Swig is the only restaurant in their portfolio so far. “But we own the biggest movie chain in Utah, Megaplex. We still own the Salt Lake Bees,” the minor league baseball team. “So, we understand taking care of the customer. As well, we put Swig into all of our theaters. Our customers really love it.”
Shauna Smith, CEO of Savory’s management company, can relate to Tanner’s story. She was a stay-at-home mom with a 1-year-old and a 7-year-old when she decided she would open a restaurant and chose Kneaders, a franchised bakery-café, because she wanted one in her community and thought other moms would, too.
“Our moonshot was five,” she said, meaning their original goal for Kneaders, and then 15 and then 50. At one point Andrew Smith resigned from his role leading a tech company to join the restaurant operation, which ultimately had Kneaders, Little Caesars and R&R Barbecue under the umbrella, more than 70 stores in all.
“Then we met Greg Warnock,” whom Andrew calls “Gandalf. He’s older, wiser,” she said. Warnock is also a tech entrepreneur and owner of Mercato Partners in Salt Lake City.
They started Savory Restaurant Fund, which poured more capital into Swig and has since added nine other brands and is on the lookout for more. Swig is Savory’s first partial exit, and they’d like to create more when brands near the 50-unit mark.
“Our superpower is five to 50,” she said, meaning favored unit count when Savory buys a brand to when it sells. She calls that “Chapter 3” in a three-chapter book. “That’s when they’re ripe for the next buyer.”
She praises Gail Miller and the investment team. “Women like Gail Miller, she’s changed the game for women in business. She’s serious, she’s decisive. She also brings a softness to business, a kindness. I look at her as the mother of Utah.”
Rian McCartan, formerly with Berkshire Hathaway running the See’s Candies brand, was named CEO of Swig last fall. “I saw these massive lines and I thought, this is a carnival. Eight to 15 cars, it was like driving by the In-N-Out at LAX,” he said.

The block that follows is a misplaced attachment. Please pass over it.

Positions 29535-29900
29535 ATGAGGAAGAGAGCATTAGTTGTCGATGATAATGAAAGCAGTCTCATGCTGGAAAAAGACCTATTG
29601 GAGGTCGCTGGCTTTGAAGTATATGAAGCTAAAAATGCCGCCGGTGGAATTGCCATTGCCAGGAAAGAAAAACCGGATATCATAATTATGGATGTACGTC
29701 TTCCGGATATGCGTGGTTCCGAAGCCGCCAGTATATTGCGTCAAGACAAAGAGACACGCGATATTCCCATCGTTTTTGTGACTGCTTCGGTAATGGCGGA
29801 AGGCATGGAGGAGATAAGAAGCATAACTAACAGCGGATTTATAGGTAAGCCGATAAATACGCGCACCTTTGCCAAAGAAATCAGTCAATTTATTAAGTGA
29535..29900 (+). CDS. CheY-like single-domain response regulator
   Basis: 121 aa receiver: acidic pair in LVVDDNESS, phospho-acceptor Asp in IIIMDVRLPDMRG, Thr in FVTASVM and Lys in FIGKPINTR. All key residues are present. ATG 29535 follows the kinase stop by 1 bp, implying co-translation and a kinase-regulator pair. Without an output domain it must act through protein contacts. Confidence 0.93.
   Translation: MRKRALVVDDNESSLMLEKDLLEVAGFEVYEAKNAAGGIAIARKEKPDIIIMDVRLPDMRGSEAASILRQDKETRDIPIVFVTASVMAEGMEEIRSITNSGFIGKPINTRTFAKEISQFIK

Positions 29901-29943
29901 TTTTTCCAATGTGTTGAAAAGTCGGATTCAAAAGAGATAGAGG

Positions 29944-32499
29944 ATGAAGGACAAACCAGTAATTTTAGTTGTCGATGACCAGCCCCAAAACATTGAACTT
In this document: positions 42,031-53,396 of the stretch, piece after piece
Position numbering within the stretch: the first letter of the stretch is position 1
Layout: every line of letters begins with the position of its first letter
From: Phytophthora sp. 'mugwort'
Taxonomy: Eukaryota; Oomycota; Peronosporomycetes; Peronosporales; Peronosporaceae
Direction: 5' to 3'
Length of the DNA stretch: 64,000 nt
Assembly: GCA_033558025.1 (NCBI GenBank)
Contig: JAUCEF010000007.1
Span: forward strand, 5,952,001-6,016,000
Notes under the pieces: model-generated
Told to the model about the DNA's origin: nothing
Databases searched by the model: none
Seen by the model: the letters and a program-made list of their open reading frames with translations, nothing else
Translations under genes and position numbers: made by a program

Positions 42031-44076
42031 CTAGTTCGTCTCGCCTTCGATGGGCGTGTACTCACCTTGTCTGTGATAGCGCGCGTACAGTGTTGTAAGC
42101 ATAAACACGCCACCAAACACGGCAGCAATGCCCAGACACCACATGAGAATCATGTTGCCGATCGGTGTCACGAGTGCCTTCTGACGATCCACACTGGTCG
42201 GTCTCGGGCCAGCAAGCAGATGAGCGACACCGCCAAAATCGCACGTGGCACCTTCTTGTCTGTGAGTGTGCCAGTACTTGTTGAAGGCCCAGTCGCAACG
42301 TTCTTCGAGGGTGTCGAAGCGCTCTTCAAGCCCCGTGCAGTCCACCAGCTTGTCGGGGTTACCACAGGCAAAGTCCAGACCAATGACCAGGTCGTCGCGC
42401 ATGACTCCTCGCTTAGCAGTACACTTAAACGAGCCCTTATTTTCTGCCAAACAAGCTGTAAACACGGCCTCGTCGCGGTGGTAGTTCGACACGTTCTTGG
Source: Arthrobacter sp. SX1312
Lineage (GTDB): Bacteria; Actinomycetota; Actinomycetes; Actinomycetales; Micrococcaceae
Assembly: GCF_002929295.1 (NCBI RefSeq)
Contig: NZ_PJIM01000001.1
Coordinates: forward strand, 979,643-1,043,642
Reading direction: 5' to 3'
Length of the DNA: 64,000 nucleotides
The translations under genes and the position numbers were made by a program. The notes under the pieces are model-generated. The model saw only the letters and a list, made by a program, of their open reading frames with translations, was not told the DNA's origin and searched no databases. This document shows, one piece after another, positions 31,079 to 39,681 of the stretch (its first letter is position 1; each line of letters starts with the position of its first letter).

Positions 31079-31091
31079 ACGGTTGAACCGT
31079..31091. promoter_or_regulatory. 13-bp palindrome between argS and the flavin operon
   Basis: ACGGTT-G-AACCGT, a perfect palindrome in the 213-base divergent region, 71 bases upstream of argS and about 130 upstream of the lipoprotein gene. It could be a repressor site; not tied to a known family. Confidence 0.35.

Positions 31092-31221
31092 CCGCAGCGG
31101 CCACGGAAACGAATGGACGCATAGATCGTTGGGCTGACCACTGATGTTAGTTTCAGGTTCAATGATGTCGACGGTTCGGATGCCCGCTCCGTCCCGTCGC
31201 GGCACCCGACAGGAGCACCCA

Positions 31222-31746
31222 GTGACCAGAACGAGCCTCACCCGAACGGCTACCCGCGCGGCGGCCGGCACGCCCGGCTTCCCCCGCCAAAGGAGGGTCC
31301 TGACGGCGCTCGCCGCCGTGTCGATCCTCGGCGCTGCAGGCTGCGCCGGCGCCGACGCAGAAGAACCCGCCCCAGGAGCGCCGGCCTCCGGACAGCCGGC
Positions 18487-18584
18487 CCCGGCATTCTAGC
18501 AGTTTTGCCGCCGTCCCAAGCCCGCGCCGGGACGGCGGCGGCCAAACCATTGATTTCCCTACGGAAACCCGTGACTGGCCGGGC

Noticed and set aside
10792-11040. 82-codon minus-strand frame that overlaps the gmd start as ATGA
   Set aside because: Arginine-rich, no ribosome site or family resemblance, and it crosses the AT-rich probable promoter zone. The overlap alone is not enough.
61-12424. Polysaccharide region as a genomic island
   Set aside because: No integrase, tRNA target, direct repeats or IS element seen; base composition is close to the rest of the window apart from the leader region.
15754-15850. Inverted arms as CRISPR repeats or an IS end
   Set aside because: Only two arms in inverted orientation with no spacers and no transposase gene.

He’s primed for growth from former positions. “At Skechers we opened 80 stores a year for six years,” and had 600 to 700 international franchisees. “See’s, it was 22 stores a year.”
Swig stores do “$1 million AUV on a 650-square-foot store. Our Arizona stores do $2 million,” he said. Cost of investment is about $600,000 per unit, and they’re selling five-unit deals. People tell him this will only work in Utah, but he disagrees. “Swig can go coast to coast.”
The prospect is both beautiful and daunting to Tanner, Swig’s founder. “I do believe Swig is meant to be everywhere,” she said, holding a giant hot-pink “Swig” cup that she fills with water all day until her afternoon treat, a trip to the Swig store in nearby Orem. (Later at that store, she makes herself and her guest “The Founder,” named for Tanner, naturally: Diet Coke with a lime and a shot of coconut cream, filled to the brim with ice—delicious!)
Keeping the Swig culture will be her focus as it grows. “I think about that every night. I’m going to make sure we do it right. I want people to feel it’s their Swig.” Her relationship with Gail Miller will be key to those efforts, she said, especially Miller’s interest in Swig’s charity, Save the Cups.
Tanner is a breast cancer survivor, diagnosed when she was 37, with five kids, both she and her husband between jobs and without health insurance. Her medical bills piled up, and afterward an anonymous donor paid them. She started Save the Cups to do the same for others, and she selects recipients from applications and funds them with donations through Swig.
“My perspective became, go out and live your life because life is short,” she said about that time. The next year she started Swig. “I just hoped one store would work. Please, please let this work,” she said she prayed back then.
Now she’s 51, with a sensation on her hands. And she thinks: “Is that real? Is that my life?”